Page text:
Theological Ambassador Part II – France

By Scott Keith

A Recap

The Reformation was firmly ensconced in the German lands and began to move to other countries. It even reached France. In 1534, Melanchthon was invited to France to defend the Lutheran position to King Francis, who seemed to favor the Reformation. Melanchthon responded that he would do what was within his power for the sake of true religion (CR: 2, 739). Melanchthon expressed a fond willingness to accept the invitation, though John Fredrick, his elector, refused to grant him leave to go. The refusal of permission to travel did not stop Melanchthon from keeping up correspondences with interested parties in France.

England and France

At nearly the same time that Melanchthon parlayed with Henry VIII, Francis I of France set in motion an attempt to make an agreement with the Smalcaldic League––a band of allied German city states who have embraced the Reformation and political reform––in opposition to Emperor Charles V. The well-known Melanchthon Scholar Timothy Wengert notes in his work Law and Gospel: “For such an alliance to occur, the prior problem of religious divisions needed to be addressed” (Wengert, 202).

The Importance of France

Jean de Bellay was bishop of Paris, and his brother Guillaume served him as an official envoy of the Church. Melanchthon maintained discussions and correspondence with Guillaume for many years. Guillame was also dispatched to Germany, where he established a relationship with Martin Bucer, another German Reformer. In the summer of 1534, Guillame established contact with Melanchthon, and the two set out to work out their theological differences. Melanchthon’s discussions with Guillame resulted in his composing of a theological opinion which contributed to the evolution of his doctrine of good works in the 1535 Loci Communes. Melanchthon opened their conversations by sending his opinions to Guillame in a letter in August of 1534 (CR 2: 741-745).

H. Pershing notes that Melanchthon stood quite firm on the issues of justification and the necessity and merit of good works, since, in his mind, they all agreed that no one could keep the Law perfectly. Pershing says:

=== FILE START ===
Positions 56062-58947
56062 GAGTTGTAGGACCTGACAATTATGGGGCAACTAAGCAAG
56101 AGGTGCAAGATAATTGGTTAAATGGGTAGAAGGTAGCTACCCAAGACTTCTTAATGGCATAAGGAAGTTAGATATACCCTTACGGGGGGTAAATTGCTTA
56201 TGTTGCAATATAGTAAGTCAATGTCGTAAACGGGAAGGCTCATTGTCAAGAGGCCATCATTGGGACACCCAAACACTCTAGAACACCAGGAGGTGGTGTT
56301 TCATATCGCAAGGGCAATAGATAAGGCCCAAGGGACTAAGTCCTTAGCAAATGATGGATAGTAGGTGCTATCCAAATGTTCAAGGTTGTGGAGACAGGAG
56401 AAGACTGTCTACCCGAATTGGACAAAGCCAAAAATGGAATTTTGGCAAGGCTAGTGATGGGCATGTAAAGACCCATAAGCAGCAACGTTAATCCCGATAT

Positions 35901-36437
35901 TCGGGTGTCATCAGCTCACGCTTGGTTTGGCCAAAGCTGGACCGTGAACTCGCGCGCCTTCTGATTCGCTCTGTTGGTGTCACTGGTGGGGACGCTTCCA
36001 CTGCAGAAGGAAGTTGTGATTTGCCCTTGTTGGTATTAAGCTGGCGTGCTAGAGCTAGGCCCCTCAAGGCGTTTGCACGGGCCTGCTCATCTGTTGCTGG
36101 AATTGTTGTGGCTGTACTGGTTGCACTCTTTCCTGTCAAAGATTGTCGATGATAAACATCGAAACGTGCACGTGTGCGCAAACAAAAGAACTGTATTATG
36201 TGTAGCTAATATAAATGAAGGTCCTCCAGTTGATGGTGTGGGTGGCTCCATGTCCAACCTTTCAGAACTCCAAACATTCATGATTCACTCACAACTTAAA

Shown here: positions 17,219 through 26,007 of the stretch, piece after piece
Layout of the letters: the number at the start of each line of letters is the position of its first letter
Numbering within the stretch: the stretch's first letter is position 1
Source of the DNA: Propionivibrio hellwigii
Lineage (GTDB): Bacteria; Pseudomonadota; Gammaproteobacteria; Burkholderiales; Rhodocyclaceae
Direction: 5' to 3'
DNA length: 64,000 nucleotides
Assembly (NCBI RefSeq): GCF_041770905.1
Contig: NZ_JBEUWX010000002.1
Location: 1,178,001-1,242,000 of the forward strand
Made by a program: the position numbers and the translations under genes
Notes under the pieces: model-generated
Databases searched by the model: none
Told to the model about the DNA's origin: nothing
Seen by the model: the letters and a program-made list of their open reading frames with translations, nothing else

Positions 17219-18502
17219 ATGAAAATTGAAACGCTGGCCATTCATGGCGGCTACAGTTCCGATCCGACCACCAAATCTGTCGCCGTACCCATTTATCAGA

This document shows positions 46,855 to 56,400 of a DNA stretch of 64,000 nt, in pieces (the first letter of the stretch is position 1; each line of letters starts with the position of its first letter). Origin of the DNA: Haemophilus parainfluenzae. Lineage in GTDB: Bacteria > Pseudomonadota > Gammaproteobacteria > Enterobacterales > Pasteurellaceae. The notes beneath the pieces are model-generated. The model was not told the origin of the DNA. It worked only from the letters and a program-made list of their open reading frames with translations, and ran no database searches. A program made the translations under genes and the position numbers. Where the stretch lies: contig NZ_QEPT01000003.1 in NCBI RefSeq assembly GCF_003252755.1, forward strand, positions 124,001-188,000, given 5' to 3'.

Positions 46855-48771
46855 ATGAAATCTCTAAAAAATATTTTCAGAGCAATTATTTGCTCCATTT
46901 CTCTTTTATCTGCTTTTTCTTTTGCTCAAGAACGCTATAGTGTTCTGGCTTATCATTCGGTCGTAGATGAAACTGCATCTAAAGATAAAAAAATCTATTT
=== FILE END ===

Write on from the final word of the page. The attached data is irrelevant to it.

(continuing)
On the doctrine of justification, he stated that time had led to a closer agreement than had formerly existed. The absurd teaching of the scholastics that men merit the remission of sins on the basis of their good works was nowhere believed any longer. All now confessed that fides was necessary. This he defined as fiducia in Christum et remissionem peccatorum. (CR 2: 747) Of this fides or fiducia that scholastics made no mention.

There was already agreement among the doctors both Catholic and Protestant on freedom of the will, the origin of sin, the remission of sins, and good works. This degree of agreement already existing should insure the success of such a colloquium as was proposed.

It was evident to all that for the remission of sins there should be contritio and a change of habits. This remission depends on the mercy and passion of Christ which is apprehended fides, that is, fiducia.

Reconciliation of divergent views on the worth of good works would be easier since all now agreed that it was impossible to keep the law on all points. Good works do not please God because of their merits but because those who do them believe in Christ. (Pershing)

The Theological Issues

The issues that Pershing seems to pass up so quickly seem to be the issues at hand. Is there agreement on justification, sin, and the freedom of the will? Are works necessary or meritorious? If so, how and in what way? It seemed at the outset that Melanchthon’s presuppositions on entering talks with the French might soon lead to trouble. Timothy Wengert notes that in these discussions, Melanchthon claims: “a righteousness of good works or of a good conscience is necessary” (CR 2:749/50).

More Trouble Follows

Thus, trouble does follow. And so, the stage is set. As this line of thinking progresses in Melanchthon, he became more and more willing to express good works, not just as a necessity but also as “necessary to salvation.” The question then became that if this is the case, what did he mean by this statement and in what context did he use such a theological formulation? If we are to take him at his word as expressed by the locus on the doctrine of good works in the 1535 edition of the Loci Communes, he means that they are necessary because they necessarily flow from the life of the justified Christian. Yet, this formulation is troubling, as has been shown in earlier articles, and haunts him for some time.


CR = Corpus Reformatorum, are the works of several reformers. Melanchthon’s works are included in volumes 1-28. Melanchthon’s works are included in volumes 1-28.

WA = Weimarer Ausgabe, the comprehensive scholarly edition of Luther’s complete works, considered the best scholarly edition available of Luther in the original languages.

See Also:

Pershing, B. H. “The Proposed Mission of Melanchthon to France.” Church History 3, no. 01 (1934), 41. doi:10.2307/3161035.

Wengert, Timothy J. Law and Gospel: Philip Melanchthon’s Debate with John Agricola of Eisleben Over Poenitentia. Carlisle, Cumbria, U.K [u.a.]: Paternoster [u.a.], 1997.